Washing diapers should be simple.  Really.  You shouldn’t need lots of special rules or excessive rinsing or stripping to keep your diapers clean and functional.  Follow these quick and easy steps to worry free cloth diaper washing.

#1) Rinse – Do an initial rinse or short wash cycle without detergent.  Cold or warm is fine.

#2) Wash – A HOT wash with detergent.  Use the proper amount of detergent for your load size and type of washing machine as recommended on the package regardless of whether you use a commercially available brand or a cloth diaper specific brand.  What detergent should I use.

#3) Rinse – This additional rinse is somewhat optional as all wash cycles are followed by a rinse anyway.  So, this ends up being a rinse on top of that rinse.  It’s generally a good practice to make sure all detergent residues are gone, but, if you don’t do one and you aren’t having smell, repelling or rash issues, then don’t worry about it.

*The above applies to any washing machine whether it be a top loader, front loader, high efficiency (HE) machine or not.

There you have it.  Easy peasy.

IF you have leak, smell or rash issues then reference the linked articles to troubleshoot or contact us for help 🙂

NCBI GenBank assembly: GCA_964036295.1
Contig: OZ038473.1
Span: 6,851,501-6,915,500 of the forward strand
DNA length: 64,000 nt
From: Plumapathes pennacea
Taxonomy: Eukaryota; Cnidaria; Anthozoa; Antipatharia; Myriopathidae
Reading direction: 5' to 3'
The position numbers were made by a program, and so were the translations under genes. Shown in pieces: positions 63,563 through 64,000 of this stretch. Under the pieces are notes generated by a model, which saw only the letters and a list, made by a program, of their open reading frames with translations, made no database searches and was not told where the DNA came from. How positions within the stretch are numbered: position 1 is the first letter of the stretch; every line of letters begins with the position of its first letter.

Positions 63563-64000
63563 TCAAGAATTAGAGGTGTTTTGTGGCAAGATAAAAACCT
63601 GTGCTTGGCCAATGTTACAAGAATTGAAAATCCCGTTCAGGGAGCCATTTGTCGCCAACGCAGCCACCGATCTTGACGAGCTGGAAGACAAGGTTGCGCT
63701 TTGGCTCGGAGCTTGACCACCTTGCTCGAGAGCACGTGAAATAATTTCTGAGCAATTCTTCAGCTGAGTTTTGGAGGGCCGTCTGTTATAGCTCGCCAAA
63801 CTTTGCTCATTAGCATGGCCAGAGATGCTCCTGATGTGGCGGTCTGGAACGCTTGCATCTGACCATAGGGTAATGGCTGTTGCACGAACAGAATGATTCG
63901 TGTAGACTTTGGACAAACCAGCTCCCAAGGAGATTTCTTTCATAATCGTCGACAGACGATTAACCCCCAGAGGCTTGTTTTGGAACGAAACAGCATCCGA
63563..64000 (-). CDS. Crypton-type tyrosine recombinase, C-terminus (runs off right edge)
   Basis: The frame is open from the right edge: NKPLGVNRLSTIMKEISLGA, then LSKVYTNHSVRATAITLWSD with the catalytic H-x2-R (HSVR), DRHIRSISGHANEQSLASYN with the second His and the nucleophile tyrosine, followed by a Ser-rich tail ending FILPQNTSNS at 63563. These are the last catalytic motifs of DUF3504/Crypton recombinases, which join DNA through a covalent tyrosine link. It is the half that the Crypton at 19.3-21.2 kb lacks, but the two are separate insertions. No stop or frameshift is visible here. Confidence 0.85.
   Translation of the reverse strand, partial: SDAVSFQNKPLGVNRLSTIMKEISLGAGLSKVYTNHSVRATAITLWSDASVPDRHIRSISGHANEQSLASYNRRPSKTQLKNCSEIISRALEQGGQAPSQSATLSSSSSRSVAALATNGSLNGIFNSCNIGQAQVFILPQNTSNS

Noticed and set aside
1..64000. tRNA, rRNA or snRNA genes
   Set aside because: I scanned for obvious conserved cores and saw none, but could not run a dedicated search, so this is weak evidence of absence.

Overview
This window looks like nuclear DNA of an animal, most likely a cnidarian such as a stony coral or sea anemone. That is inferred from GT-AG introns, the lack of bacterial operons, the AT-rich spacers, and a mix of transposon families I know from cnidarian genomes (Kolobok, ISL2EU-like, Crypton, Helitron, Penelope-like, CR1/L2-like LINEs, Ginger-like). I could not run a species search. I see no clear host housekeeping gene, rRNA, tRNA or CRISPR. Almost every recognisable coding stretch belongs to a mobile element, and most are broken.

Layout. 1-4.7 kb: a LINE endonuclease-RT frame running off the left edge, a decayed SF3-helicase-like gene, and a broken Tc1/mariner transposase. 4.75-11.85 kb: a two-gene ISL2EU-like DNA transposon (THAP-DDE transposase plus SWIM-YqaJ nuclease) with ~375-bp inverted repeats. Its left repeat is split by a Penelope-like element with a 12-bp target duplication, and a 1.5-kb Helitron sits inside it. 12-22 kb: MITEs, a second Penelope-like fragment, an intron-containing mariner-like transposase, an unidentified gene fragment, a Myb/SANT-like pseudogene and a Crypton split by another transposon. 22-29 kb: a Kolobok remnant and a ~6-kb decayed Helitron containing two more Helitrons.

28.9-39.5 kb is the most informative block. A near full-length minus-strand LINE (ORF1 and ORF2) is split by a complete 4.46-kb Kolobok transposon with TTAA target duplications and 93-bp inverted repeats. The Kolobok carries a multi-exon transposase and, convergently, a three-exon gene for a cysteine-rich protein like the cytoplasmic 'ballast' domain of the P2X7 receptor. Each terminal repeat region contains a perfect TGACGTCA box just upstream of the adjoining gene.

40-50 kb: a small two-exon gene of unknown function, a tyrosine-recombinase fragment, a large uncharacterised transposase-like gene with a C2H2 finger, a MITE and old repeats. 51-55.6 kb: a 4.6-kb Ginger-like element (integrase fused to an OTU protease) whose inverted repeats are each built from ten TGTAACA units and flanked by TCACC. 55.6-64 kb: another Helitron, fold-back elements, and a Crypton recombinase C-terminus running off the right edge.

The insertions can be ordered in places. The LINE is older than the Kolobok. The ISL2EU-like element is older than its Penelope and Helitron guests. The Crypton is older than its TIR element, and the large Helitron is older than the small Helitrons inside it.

My Cloth Diapers Smell – How Do I Fix Them?

When it comes to cloth diapers, there are different smells and different ways to deal with them.  But one thing that holds true in all situations is that your diapers are smelling because they aren’t getting clean enough in the wash.  Here’s how to fix them and how to tweak your wash routine so it doesn’t come back.

Diapers smell like a ‘barnyard’
If you have a smell that’s kinda like a barnyard (sorta poopy and gross) it generally means you need more detergent.  You are either using a detergent that isn’t strong enough to deal with dirty diapers or not enough of it.  Use the proper amount of detergent as recommended on the package for the size of the load you are doing (regardless of whether you’re using a mainstream commercially available brand or a cloth diaper specific brand).  Bigger load needs more detergent.  Have you added water to your load or increased the water level?  Then increase your detergent accordingly.  You need the proper ratio of detergent to water to clean properly.  Diluted detergent or incomplete rinsing = poop residue left on your diapers = barnyard smell.